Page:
We feel that it is not exclusively Russian sentiment but a sentiment of a true patriot in the best sense of the word.  Putin’s propaganda claims that loyalty to the dictator and his decisions, however bad they are for the country, is equal to patriotism.  Navalny was a true citizen who challenged Putin and his company who hijacked the country and changed the constitution to stay in power. 

Q: In that same interview with Akunin, Navalny said that the book that had the most influence on him was The Adventures of Huckleberry Finn, which he read as a boy and opened his eyes to literature, which was one of his greatest pleasures. Does the choice of that book surprise you? 

We love Mark Twain, too.  He was also quite a rebel.  Literature is national, of course, but it has impact across language barriers.  That’s why humanities need to be supported.  Humanities give you critical thinking skills and broaden your horizons.

Q: He was an intelligent man, a man who loved his family and his life, and yet he persisted, knowing where his journey would take him. Do you think he had some of the elements of the the Holy Fool or yuródivyy (юродивый)  – in that his apparent “foolishness” wasn’t acting crazy, but in persisting with his mission even though it meant he would suffer and lose everything. 

A person who over a decade stood virtually alone against a brutal regime is certainly an extraordinary being.  Even when he was prosecuted he never lost his sense of self and his sense of humor.  Even in his explosive investigative reports and documentaries he used satire as a powerful weapon against authorities.  Looking ridiculous is one of the greatest fears of dictators, and Navalny knew it well.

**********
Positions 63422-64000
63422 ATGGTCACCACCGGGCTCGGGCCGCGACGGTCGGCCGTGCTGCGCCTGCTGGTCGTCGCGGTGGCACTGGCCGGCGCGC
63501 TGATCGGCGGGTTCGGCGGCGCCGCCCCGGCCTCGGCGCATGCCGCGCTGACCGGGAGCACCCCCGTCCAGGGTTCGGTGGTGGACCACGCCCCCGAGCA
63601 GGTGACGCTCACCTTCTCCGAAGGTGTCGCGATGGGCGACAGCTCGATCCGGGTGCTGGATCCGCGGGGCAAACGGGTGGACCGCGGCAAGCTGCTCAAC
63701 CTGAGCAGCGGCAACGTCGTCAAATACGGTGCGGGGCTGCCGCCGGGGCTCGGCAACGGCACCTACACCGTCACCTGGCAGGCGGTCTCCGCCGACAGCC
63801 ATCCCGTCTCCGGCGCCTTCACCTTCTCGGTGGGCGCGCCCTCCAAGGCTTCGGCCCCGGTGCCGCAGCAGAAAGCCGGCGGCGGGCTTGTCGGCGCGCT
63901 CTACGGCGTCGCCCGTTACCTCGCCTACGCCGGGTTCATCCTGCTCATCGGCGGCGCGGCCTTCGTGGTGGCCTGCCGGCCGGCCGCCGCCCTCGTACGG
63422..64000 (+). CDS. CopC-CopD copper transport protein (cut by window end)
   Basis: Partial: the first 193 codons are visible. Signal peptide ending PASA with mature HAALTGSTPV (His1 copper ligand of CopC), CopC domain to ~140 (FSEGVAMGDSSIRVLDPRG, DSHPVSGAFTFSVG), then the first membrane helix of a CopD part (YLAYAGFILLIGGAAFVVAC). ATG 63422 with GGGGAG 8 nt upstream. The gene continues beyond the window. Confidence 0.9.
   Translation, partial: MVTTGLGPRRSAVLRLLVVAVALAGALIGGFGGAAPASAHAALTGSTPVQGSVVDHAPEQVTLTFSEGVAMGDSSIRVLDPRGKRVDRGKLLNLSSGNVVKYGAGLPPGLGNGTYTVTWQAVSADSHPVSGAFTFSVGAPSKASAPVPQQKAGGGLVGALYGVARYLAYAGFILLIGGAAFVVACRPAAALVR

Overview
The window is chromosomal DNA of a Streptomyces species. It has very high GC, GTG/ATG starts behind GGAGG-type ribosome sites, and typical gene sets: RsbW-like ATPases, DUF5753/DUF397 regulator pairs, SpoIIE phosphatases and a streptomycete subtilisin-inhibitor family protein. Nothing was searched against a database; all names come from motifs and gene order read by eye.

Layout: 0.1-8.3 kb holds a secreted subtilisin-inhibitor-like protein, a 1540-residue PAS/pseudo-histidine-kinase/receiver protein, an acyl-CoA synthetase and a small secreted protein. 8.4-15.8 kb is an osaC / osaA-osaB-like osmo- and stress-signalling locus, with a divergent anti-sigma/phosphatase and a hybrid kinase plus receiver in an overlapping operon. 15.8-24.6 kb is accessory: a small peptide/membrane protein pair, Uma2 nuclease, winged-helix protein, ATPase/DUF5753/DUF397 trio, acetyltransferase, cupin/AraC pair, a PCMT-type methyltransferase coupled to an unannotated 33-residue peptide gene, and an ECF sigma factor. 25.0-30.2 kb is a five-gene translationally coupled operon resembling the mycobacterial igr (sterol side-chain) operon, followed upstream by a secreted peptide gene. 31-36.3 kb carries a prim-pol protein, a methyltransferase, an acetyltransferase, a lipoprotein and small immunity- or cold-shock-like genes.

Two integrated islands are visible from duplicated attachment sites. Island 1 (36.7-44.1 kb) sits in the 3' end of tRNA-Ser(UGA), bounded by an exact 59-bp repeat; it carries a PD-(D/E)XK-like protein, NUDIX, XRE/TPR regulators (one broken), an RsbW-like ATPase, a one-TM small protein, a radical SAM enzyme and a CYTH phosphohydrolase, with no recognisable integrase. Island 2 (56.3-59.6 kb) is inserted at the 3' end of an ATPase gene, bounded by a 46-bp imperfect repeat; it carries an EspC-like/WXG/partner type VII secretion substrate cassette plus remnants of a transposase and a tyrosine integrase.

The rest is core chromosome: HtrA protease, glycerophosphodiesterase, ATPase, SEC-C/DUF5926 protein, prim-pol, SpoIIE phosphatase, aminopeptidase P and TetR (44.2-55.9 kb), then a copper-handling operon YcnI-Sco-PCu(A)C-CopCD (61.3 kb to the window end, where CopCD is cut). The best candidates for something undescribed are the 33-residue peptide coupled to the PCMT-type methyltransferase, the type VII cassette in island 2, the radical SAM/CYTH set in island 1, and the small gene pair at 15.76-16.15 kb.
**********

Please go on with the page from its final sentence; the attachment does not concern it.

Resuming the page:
Q: Do you think there is someone that can take up his mantle? His daughter has proven to be very vocal and an activist, and his wife has announced she will continue his work.

We only wish eventually Russia will get a woman who is an opposition leader and soon the president.  

Q: As tragic as his loss is, do you still have hope for Russia and Ukraine?

 Absolutely, yes.  A lot of what happens in Ukraine bears heavily on what will happen in Russia and indeed the world.  Helping Ukraine is vital to defending democracy worldwide and returning Russia to the democratic path.

Q: Anything you’d like to add?

Slava Ukraini!  Especially in February when we mark the second year of Russia’s barbaric invasion in Ukraine.